The work of Jesus is to form a New Community devoted to another way of life and through that community to offer an exodus (a way out) from the anxiety and exploitation of bondage.
When Christians talk about Jesus, we start with Christmas, but when Jesus talks about himself, he starts with Moses (Lk. 24:27) because, apparently, it is impossible to understand or appreciate who Jesus is apart from Moses’ life. Beginning with Moses, what is the meaning of Jesus’ life? And how does that change the way we live out Jesus’ life in the world today?
In the days of Caesar, there was already ‘peace on earth,’ yet the angel that appeared to the shepherds was announcing something new. What are the qualities of the peace of Christ? And why is it so important today?
The most important word in Christmas is not ‘for’ but ‘with’ (“God with us!”). Between them is vast difference. Only by being ‘with’ us does God deliver us. Only by being ‘with’ others (not just ‘for’ them) can we participate in their deliverance.
To understand the message of Christmas, we must view it through another lens, a place rooted in the past, in the struggle of waiting, in the loss and frustration of those who were caught in the political, economic and social pressures of that day. Against the backdrop of that “night,” the birth of a child – a new king with a new kingdom – is “good news (gospel) of great joy.”
A shepherd (leader) is a person who takes responsibility for what is or isn’t happening inside them. But how does one do this when they’re already tired in their work? The last we thing we need is another thing to do, something else to work on. Here’s a word of encouragement for anyone who is tired of working on their own spiritual lives.
There’s a long history in the Bible of God’s Spirit possessing a person’s speech so that their words “plant and build.” Yet the only advice most of us have heard, over the past few years, had been to watch what we say. But what might happen in our relationships, in the places where we work and live, if we “spoke with a demonstration of the Spirit’s power… using words taught by the Spirit, expressing spiritual truths in spiritual words?”
Have we been overthinking the will of God? Have we made it harder and more mysterious than it really is? How does the Holy Spirit change the way we discern God’s will? How does He use holy impulses and careful deliberation, solitude and community to reveal God’s will for our lives?
The Holy Spirit is forming a community that is peculiar from all others, not only in kind, but in degree. This community is the source of spiritual power for its members in the marketplace, providing it’s a Spirit Community. But how would we know? What could we expect if we belonged to one? And how could our present circles of influence become a Spirit-filled community?
Those who walk in the Spirit find that God’s Spirit is in them, living and breathing. In their resonance with God’s Spirit, they discover the very mind of God.
The hidden life of a prophet begins with walking in the Spirit. The more we grow in that capacity, the more effective and influential is our witness to the places where we work and live.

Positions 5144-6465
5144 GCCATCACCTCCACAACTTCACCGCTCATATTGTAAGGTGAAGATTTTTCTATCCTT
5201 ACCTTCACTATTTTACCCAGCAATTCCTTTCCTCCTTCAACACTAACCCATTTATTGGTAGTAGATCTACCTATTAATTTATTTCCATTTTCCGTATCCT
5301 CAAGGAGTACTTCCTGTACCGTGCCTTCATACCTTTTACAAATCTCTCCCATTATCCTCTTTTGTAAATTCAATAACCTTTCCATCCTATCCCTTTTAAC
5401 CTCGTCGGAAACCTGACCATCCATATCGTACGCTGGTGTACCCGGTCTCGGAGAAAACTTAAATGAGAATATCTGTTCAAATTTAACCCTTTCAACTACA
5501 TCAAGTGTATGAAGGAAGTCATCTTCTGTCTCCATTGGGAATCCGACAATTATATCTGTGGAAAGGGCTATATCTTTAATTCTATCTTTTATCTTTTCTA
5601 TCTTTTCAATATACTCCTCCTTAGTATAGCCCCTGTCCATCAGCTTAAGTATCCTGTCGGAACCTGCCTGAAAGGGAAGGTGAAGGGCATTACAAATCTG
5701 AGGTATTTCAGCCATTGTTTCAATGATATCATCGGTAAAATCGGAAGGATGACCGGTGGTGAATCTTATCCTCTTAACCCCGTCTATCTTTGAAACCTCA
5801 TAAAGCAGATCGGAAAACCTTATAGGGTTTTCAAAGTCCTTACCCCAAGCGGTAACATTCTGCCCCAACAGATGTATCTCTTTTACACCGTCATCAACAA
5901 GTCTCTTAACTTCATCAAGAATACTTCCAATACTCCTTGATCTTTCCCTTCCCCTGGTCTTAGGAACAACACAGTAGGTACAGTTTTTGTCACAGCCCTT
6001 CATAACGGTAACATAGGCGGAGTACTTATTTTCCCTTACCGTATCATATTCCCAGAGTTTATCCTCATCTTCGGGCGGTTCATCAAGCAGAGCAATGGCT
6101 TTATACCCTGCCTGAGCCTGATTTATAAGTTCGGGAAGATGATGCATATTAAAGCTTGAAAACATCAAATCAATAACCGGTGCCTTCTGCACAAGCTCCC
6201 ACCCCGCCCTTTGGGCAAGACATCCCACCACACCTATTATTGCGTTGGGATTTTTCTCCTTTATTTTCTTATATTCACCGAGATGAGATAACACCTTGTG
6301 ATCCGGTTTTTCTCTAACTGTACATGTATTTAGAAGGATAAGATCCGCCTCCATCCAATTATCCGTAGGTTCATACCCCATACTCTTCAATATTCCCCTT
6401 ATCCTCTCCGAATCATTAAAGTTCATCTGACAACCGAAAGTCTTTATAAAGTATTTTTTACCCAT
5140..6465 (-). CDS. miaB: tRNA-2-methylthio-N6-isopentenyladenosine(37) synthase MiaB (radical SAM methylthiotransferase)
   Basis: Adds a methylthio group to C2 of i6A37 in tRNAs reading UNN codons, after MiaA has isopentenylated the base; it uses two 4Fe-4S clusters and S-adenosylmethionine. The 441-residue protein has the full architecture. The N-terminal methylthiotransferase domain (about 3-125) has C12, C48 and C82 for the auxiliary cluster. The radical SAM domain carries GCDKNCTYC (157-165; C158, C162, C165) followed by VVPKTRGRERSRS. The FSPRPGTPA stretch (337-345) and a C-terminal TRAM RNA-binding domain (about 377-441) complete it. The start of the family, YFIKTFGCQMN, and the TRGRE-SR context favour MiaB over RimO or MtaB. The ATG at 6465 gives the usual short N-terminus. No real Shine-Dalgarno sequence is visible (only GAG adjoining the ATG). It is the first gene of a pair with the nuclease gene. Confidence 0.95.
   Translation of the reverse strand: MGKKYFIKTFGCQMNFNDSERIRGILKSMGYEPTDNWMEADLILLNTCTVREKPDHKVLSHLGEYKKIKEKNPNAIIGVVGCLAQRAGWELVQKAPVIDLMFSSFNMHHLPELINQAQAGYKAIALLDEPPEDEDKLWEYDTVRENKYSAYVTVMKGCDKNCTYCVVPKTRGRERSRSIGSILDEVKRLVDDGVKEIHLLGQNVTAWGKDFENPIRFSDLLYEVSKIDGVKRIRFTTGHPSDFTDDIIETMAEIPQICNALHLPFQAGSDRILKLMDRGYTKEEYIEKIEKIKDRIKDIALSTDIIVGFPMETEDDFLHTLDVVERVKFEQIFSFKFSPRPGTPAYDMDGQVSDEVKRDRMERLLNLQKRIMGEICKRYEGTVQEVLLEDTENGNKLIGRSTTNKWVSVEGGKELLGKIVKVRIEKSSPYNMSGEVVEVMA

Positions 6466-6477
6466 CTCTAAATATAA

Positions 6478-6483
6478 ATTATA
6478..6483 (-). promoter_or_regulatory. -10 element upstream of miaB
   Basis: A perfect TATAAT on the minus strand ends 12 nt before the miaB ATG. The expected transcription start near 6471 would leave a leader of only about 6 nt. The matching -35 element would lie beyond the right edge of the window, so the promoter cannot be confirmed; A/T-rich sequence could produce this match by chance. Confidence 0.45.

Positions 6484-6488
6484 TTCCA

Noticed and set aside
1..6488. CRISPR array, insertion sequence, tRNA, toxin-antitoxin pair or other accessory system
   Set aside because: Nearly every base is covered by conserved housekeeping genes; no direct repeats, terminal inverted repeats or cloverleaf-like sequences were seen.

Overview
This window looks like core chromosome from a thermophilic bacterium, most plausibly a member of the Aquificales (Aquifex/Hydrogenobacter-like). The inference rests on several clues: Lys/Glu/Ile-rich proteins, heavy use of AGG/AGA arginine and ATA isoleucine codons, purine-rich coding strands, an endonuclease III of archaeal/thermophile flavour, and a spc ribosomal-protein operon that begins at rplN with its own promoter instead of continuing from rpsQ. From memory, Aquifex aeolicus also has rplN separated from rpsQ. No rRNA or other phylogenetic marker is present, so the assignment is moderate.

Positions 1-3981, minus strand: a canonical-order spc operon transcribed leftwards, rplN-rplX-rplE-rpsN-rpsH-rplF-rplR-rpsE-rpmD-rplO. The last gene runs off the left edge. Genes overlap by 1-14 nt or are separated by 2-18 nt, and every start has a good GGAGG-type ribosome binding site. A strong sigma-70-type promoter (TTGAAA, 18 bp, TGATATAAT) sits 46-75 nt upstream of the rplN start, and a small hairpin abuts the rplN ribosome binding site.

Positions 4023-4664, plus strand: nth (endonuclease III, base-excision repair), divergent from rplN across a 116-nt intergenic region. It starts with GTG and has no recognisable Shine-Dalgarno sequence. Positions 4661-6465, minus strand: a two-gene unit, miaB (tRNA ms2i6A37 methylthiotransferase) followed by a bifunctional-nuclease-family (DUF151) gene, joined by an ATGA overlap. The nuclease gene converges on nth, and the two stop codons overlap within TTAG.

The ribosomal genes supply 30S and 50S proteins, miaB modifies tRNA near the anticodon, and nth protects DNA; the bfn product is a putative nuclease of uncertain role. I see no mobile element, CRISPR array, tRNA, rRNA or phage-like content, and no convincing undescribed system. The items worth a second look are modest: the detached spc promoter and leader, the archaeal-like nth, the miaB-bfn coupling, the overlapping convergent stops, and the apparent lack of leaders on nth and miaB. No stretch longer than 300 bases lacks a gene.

The Holy Spirit is the active Presence of God with His people in many places. Most of the time, these people are not ministers and these places are not religious. But something happens there, in these places with these people, when they surrender themselves and their work to the Holy Spirit.
The present crisis of work is not economic, but spiritual in nature. It’s a reckoning with the meaning of our lives and our labor. The gospel of God is that we have been “called” to a higher purpose, to something more, and our work is the platform where God does His work.
Between a promise and the fulfillment of it is a gap. In that gap we have the freedom and power to choose a mindset of either “yes” or “no.” And in Christ, everything is “Yes.”
Sermon on Feasts based on Isaiah 24 and John 6
From the beginning, God has granted every species the capacity to reproduce fruit “after its kind,” the potential to generate something new beyond itself. In these two parables – one of Israel, the other of a new Israel – is an invitation to live the fruitful life.
Tears are a major part of our story, in the Bible, and they happen for different reasons. But tears are not a sign that something is “wrong.” Tears are a visible sign of an invisible reality, and they allow us to participate in the character of God who weeps. In the sacrament of tears is the fellowship of sufferers.
Like fire on the mountain is the holiness of God, awesome and unnerving, domestic and wild, good but unsafe, cleansing what it could destroy. Whatever happened to the God of consuming fire? How did he become so tame?
From the beginning of time, God’s Spirit has moved like a wind (or “breath”) across the earth, creating and sustaining life. Sometimes the people God has formed grow weary, then come apart, and when we do we need a second wind (of God’s Spirit) to renew us.
We often think of what Jesus has done (death and resurrection) or what Jesus will do (glorious return), but very little of what he is doing now (intercession). In Christ’s ascension we see how much we need and have a priest, and this gives us new boldness for things we are facing today.